Updated: Dec 14, 2020
The opening session of the third annual History for Peace conference—The Idea of India—was a conversation between Gayatri Chakravorty Spivak and Romila Thapar. As Spivak said, the audience ‘eavesdropped’ on a conversation between ‘two old friends’ as they deconstructed the potential meanings of the idea of India from geographical, historical, cultural, social, linguistic and economic lenses. Peppered with humour and historical references, Thapar and Spivak had the audience hooked on to every word. The evening drew to a close, foreshadowing the spirited discussions that were to follow.
ccccThe first day of the conference began mid-morning in Tollygunge Club. Teachers from various schools across India were in attendance, participating keenly in the various sessions of the day.
ccccNaveen Kishore, the Managing Trustee of The Seagull Foundation for the Arts, addressed the gathering with a few opening remarks, discussing the idea of peace and the ‘difficulty of being good’ in troubled times. He ended by speaking about Late Kozo Yamamura, author and supporter of PeaceWorks and Seagull, dedicating the conference in his memory. Shortly after, the first talk of the day began. Romila Thapar entered into a discussion with Alok Mathur, Amita Prasad and Tina Servaia, all of whom are experienced educators. They engaged with various topics, including the complexity of using history as a method to inculcate peace, the importance of developing critical thinking in students, technology and entwining history and the present.
ccccAfter lunch, the second session began, titled ‘History Textbooks and the Idea of India’, in which Krishna Kumar, Hari Vasudevan, Manish Jain and Shireen Maswood spoke about the evolution of history curricula in India, textbooks of Indian history, and the location of pedagogy in transacting with the syllabus and the classroom. The third session was a Q&A between the panelists and the audience. Here, the focus was on what is not included in history textbooks, and what the deliberate silencing of certain issues means. After a short presentation by EUROCLIO on negotiating with conflicted histories, the day drew to a close.
The second day began with an invigorating session titled ‘The Unequivalence of Violence: the Communal Question in Janam’s Plays’. Sudhanva Deshpande, editor, thespian, director and member of Jana Natya Manch (Janam) used various written and visual excerpts from Janam’s productions trace the evolution of communalism. From plays, the question of history teaching moved to art. T. Sanathanan, author of The Incomplete Thombu, spoke on ‘How to Draw Histories? Art as a Method’. The third talk of the day, titled ‘The Camera as Witness’ focused on using photographs for History teaching. Joy Pachuau, a professor of History from JNU and Ryan Lobo, an award-winning filmmaker and photographer, used their own projects and experiences to talk about the subject. The final talk of the day was titled ‘Bringing Marginalized Histories Alive through Literature’, and was given by Jerry Pinto. Pinto used anecdotes, humour, and self-implication to record his experience as a biographer and translator.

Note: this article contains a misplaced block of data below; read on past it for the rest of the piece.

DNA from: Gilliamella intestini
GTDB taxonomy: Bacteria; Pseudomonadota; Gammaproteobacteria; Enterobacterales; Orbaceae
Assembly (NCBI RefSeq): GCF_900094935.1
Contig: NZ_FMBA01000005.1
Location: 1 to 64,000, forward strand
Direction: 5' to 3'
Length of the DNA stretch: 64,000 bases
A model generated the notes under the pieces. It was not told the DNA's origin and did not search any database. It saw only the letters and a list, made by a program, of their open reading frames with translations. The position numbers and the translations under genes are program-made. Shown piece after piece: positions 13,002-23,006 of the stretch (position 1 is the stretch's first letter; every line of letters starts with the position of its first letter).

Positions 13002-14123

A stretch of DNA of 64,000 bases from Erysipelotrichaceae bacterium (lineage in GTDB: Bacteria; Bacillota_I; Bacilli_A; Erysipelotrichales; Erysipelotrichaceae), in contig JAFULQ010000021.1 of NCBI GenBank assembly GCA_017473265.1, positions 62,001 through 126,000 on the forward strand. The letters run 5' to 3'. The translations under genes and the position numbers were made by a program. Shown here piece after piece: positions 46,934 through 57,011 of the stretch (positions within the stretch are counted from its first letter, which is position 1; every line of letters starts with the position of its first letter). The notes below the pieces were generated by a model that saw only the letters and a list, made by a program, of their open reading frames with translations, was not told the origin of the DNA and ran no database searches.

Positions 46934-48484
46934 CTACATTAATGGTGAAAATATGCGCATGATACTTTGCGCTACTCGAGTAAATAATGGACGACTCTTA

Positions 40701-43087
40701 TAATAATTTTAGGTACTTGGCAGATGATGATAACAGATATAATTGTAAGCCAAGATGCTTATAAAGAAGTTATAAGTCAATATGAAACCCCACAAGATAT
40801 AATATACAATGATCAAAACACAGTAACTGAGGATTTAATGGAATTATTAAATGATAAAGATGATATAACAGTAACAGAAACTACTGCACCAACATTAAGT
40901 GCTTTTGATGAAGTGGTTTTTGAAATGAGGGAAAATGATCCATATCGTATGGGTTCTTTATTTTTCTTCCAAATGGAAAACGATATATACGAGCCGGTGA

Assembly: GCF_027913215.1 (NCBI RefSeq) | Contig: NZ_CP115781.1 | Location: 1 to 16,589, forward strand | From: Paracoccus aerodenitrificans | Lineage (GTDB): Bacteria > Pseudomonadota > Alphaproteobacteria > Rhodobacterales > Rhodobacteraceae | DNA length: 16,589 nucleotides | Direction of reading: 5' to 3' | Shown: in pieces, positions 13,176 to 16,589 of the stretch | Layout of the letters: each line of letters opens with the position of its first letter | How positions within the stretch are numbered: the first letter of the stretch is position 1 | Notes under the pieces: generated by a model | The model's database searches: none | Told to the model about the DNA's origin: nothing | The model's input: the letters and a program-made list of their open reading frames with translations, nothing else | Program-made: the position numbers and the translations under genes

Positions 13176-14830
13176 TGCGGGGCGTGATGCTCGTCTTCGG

ccccThe final day of the conference began with a keynote address from Vijay Prashad, who threw a new light on history and the idea of India. Prashad contextualized history as ‘possibility, not chronology’, and looked at various schema: from Ayn Rand’s influence and reach, to considering dissent as anti-national, to the abstract concept that is India, models of economic progress, reforms for equitability, and the simultaneous coexistence of all of them, which makes the argument for ‘histories’ rather than a singular ‘history’.
ccccThis address led to another interesting session with the NDTV journalist, Radhika Bordia, who discussed the ‘Impact of Social Media’ on understanding and negotiating with history. She spoke about how history textbooks now have become fodder for ideology, where facts are being altered to suit a regime. She then spoke about how social media therefore becomes an agent for dissent, and cited its use by marginalised voices to mobilise. The linking of social media and the idea of India became more resolute, when a discussion about the same ensued among three high school students, from Modern High School, Future Hope and Calcutta International School. Ed Summers took the debate forward in his talk titled, ‘Social Media as a Primary Source for Future Historian’. By deconstructing the library as a concept, Ed Summers looked at social media as an archival resource that records biographies in new methods. Abeer Gupta, Assistant Professor at AUD and a member of the Advisory Board for History for Peace, summed up the conference’s proceedings, and a feedback session for the conference followed, before the final address by Ravish Kumar.
ccccRavish Kumar, the television anchor and senior executive editor at NDTV India, concluded the conference by speaking eloquently on the idea of India and how it is represented by political dispensations, particularly the current one. He wove in morphed images of him (used on social media) in his narrative—images that on the face of it were funny, but also gave the audience food for thought. Towards the end of his talk, he spoke about how it is absolutely essential that history teachers start to take ownership of their subject.
For detailed reports of each of the days, click on the links given below: